Recently, the scientific community discovered the final resting place of an ancient sperm whale in the middle of the Peruvian desert of Pisco-Ica called the Leviathan melvellei. This sperm whale had teeth that are much larger than today’s sperm whales.
The genus name refers to Leviathan from the Bible, while the species epithet is named after Herman Melvilled who wrote Moby Dick. The fossil was found in 2008 on a field trip of the area by Researchers, and the finding was published in the Nature journal on June 30, 2010.
An Artist's impression of the giant Leviathan melvillei
The fossil discovered was carbon dated at being approximately 12 to 13 million years old. It was such a startling discovery that it now belongs to a new but extinct genus and species. It is thought that the Leviathan melvelli hunted the baleen whale.
Researchers were able to recover 75% of the Leviathan’s skull, including big fragments of both teeth and jaws. It is thought that the Leviathan’s skull is 3 meters long, and therefore this whale was a whopping 13.5 to 17.5 meters long which is within the range of existing adult male sperm whales. The skull has a curved basin, which suggests it may have had a spermaceti organ which is a series of wax and oil reservoirs that are seperated by connecting tissue.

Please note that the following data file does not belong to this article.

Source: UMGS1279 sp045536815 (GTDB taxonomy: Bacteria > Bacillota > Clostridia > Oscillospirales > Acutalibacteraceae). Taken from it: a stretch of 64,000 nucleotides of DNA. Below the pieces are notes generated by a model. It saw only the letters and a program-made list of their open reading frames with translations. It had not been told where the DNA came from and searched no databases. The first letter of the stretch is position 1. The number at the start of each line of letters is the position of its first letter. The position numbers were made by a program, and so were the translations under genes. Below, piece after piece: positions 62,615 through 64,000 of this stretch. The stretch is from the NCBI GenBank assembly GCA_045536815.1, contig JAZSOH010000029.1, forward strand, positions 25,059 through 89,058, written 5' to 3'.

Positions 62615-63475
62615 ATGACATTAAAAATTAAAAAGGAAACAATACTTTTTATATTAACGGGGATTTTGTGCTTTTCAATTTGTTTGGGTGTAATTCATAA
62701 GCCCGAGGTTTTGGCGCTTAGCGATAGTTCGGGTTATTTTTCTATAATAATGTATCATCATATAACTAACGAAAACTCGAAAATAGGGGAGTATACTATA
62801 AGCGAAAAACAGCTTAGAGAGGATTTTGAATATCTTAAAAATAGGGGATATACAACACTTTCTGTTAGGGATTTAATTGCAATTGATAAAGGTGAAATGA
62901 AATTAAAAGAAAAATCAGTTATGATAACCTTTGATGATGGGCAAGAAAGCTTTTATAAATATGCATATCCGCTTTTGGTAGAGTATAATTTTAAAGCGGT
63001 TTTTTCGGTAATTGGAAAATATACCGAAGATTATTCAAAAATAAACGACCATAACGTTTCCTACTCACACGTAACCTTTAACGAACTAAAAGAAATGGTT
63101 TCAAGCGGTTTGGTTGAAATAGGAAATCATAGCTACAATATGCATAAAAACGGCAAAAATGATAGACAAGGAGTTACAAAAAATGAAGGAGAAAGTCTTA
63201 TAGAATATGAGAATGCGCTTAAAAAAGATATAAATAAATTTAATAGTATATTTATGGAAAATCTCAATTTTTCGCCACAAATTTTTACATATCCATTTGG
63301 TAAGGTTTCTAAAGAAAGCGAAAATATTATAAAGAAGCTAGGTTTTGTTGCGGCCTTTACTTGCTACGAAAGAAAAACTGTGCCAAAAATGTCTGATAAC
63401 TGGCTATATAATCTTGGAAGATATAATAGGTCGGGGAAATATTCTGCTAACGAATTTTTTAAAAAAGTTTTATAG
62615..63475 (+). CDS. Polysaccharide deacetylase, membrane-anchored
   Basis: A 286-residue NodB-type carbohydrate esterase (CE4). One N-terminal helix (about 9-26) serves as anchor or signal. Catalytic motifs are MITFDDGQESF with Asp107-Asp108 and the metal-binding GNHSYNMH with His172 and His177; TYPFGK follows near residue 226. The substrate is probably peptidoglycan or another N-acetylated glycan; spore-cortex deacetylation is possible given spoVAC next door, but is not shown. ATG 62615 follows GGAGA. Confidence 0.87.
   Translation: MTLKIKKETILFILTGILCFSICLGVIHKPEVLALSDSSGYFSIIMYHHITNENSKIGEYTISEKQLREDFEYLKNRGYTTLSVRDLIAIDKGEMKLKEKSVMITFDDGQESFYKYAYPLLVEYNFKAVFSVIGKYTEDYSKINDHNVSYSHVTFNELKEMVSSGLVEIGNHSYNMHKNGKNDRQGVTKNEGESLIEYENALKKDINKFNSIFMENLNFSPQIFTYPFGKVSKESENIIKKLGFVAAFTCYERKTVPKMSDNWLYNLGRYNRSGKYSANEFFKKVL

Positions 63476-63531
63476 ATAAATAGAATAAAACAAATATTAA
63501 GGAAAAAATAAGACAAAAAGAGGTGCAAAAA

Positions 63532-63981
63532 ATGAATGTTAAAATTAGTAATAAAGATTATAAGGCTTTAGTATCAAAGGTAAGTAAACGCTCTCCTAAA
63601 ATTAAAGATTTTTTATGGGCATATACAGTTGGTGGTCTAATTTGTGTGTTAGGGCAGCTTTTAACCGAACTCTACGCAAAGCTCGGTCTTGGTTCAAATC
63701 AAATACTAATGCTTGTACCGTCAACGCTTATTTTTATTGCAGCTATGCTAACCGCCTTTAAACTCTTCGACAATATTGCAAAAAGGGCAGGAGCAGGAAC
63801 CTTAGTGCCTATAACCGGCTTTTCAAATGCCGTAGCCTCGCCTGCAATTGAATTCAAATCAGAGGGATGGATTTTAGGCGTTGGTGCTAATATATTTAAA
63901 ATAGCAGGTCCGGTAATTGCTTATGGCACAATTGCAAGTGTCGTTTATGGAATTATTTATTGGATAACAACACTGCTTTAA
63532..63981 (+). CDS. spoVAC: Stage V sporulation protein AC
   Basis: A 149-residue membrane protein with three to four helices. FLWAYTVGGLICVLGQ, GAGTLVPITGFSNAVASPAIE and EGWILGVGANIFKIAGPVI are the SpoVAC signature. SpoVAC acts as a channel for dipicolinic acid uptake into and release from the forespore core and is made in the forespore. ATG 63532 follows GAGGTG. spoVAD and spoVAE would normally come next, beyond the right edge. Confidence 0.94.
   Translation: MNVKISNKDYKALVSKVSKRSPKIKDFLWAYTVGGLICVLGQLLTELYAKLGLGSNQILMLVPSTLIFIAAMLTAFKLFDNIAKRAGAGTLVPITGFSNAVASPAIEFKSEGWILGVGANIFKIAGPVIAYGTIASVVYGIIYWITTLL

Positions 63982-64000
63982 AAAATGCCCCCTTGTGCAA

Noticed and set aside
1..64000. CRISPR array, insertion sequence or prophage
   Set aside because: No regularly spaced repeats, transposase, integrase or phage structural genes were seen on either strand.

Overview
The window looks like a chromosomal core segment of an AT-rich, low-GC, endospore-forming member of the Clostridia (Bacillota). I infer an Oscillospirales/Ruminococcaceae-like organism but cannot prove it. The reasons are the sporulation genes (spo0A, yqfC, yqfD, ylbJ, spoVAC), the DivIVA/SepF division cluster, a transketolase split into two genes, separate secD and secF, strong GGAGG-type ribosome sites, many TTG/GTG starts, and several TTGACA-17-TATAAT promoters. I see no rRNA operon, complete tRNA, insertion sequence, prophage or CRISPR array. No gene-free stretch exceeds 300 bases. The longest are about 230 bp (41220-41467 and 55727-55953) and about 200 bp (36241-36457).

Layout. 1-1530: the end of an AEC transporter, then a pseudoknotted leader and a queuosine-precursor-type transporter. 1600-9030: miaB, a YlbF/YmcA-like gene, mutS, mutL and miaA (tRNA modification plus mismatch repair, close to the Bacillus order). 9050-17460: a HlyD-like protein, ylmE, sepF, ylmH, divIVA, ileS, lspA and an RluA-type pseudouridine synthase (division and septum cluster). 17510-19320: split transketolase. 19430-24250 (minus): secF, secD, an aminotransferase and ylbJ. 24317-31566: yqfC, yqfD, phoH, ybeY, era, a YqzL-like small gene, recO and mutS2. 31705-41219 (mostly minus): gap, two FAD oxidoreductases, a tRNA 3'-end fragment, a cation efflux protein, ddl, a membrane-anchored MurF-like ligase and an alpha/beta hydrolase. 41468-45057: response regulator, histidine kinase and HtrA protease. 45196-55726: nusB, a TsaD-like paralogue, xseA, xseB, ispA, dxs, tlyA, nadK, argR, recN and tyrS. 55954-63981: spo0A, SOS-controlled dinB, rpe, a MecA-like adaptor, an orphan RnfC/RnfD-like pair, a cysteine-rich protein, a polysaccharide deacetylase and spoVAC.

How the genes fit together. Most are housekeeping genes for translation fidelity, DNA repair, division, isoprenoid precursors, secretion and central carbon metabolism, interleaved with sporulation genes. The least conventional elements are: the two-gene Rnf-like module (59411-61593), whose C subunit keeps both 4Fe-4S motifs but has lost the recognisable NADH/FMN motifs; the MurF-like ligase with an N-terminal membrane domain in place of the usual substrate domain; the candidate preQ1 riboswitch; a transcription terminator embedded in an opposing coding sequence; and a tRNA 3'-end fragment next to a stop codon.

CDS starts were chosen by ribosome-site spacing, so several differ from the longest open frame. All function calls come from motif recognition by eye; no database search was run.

The longest teeth where a massive 36cm long. However, even though the sperm whale looks like the leviathan, its functional teeth is in both jaws which is unlike the sperm whale which only has teeth in its lower jaws.
Fossils of the Leviathan melvellei
The fossilised whale was found in Cerro Colorado, in the Pisco Ica desert. In the ancient times, it is thought the area was a shallow lagoon as fossils of other animals such as the baleen whale, beaked whale, turtles, dolphins, and sea birds have been found. However, the Leviathan melvillei would have been the top predator in this lagoon, together with the Carcharocles megalodon which was a 20 meter long giant shark.
The fossil is now placed in Lima, the capital of Peru, in the collection at the Natural History Museum.